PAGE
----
'Broadleigh Silver' (Pewter Group)
Pink Winter Cyclamen
"The indignity of it! --
With everything blooming above me,
Lilies, pale-pink cyclamen, roses,
Whole fields lovely & inviolate, --
Me down in the fetor of weeds,
Crawling on all fours, Alive, in a slippery grave."
The pink-flowering pewter-leaf Cyclamen coum ssp coum forma coum is by many growers not distinguished from unpatterned silverleaf winter cyclamen, so silverleaf is in practice inclusive of pewter-leaf. But it takes no great ability to see that a silvered leaf is shinier & very silvery, whereas the pewtered leaf is greyish silver or cloudy, & increasing numbers of growers are now distinguishing Pewter Group from Silver Group.
The basic pink-flowering jade-margined pewters are sometimes offered as 'Broadleigh Silver' though obviously pewter rather than silver. The type became so-named because English plantsman Basil Smith obtained his first-seedstocks for such pewtered leaves during a sale & show at the Royal Horticultural Society, from the booth of Broadleigh Gardens.
Their flower petals have a tendency to spread apart into a windmill or propeller shape reminiscent of C. trochopteranthum, though not all within this group have this feature. It has been reported that a few descended from the original 'Broadleigh Silver' are rarely but occasionally scented.
Their color ranges from Shell-pink to Rose-pink, with Shell-pink predominating, though darker ones pop up from time to time. Similar winter cyclamens of the 'Nymans Group' have magenta flowers, while 'Maurice Dryden' has white flowers. Each group has considerable variation in their silver or pewter.
The October (2005) photo shows a pewter-leaf growing under the chokecherry on a garden ledge. It's very typical of the leaf color, having a green margin all around an unpatterned smoothly moonlit pewtering. We have several other of these pewter-leaf forms & some show a bit of webbing or mottling or a central green stripe.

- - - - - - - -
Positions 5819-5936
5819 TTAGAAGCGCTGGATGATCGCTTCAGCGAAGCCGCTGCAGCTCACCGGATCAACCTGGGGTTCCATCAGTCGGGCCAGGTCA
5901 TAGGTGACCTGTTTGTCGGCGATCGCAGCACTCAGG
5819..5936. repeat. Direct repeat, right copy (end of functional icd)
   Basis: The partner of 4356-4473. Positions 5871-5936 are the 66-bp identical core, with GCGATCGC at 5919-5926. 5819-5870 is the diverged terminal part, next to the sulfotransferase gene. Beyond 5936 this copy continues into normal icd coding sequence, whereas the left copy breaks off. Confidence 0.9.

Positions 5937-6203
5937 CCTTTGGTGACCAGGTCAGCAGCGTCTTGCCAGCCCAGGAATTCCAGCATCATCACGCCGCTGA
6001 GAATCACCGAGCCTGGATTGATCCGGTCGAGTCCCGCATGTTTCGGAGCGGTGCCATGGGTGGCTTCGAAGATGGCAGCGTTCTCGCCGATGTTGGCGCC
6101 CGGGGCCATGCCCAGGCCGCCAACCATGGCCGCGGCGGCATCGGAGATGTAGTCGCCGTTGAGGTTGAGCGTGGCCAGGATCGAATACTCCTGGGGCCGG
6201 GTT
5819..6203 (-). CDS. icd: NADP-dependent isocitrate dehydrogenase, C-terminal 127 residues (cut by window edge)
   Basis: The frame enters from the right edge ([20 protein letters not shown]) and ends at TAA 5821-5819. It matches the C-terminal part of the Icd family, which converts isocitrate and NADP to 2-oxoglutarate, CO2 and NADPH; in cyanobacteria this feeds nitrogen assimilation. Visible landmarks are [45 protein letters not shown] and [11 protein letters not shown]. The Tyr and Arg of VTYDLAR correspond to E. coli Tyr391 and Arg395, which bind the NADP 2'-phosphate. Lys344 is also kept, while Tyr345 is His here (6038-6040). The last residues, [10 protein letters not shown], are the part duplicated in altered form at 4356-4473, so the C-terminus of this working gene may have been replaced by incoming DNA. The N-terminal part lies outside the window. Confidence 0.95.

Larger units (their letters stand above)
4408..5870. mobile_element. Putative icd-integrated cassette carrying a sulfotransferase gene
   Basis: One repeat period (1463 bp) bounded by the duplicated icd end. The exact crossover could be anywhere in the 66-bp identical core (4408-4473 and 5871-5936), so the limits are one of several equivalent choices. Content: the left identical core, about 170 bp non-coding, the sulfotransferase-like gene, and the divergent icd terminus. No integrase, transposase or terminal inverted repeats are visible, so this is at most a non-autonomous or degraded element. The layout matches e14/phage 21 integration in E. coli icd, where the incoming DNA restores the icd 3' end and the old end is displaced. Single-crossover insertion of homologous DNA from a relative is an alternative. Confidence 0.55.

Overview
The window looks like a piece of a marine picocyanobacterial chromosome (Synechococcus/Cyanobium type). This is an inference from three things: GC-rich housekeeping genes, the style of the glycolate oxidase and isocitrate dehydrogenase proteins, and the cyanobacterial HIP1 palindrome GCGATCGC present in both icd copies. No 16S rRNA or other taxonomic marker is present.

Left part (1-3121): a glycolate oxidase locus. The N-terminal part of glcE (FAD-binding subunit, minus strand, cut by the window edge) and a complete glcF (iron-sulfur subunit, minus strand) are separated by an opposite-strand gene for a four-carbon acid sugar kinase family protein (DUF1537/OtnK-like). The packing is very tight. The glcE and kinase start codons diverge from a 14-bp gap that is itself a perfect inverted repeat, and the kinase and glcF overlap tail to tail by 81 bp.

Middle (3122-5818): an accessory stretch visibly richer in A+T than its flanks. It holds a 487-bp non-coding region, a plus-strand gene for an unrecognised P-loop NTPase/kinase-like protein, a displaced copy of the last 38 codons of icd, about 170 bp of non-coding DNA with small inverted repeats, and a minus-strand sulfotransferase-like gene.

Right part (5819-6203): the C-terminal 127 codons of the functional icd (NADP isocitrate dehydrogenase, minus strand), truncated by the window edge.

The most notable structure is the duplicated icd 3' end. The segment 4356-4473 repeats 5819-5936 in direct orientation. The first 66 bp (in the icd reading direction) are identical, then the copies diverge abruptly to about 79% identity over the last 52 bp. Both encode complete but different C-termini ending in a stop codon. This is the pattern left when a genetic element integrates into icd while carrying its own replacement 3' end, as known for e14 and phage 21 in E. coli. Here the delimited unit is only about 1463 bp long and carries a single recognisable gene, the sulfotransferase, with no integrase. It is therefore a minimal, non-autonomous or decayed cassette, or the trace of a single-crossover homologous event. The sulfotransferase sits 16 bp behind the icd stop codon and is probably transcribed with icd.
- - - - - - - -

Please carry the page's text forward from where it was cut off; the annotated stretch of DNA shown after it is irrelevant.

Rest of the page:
Varieties lacking the jade margin occur in every group but I would regard them as of a different form. An ideal example of a winter cyclamen with pewtering evenly dispersed to the very edge is 'Tilebarn Elizabeth.' There are also pewterleaf or silverleaf forms with that do have the arrowhead silhouette in the middle of the leaf, such as the pink Patterned Silverleaf.
Leaves for most of these green-edged pewtereds are not getting going in full earnest until November, though earlier appearances are not unexpected. Just about all of them have smallish or average-sized leaves, though the true silverleaf given its own page is an unusually large leaf. They have a tendency to mature a little bit slower than unpewtered forms, but are not burdensomely slow.
Our jade-margined 'Pewter Group' specimens generally flower December through March, though the one shown above has many pink buds in October that take their sweet time opening while it is expending its energy building up its foliage.
Cyclamen coum spp coum forma pallidum,
white winter cyclamen
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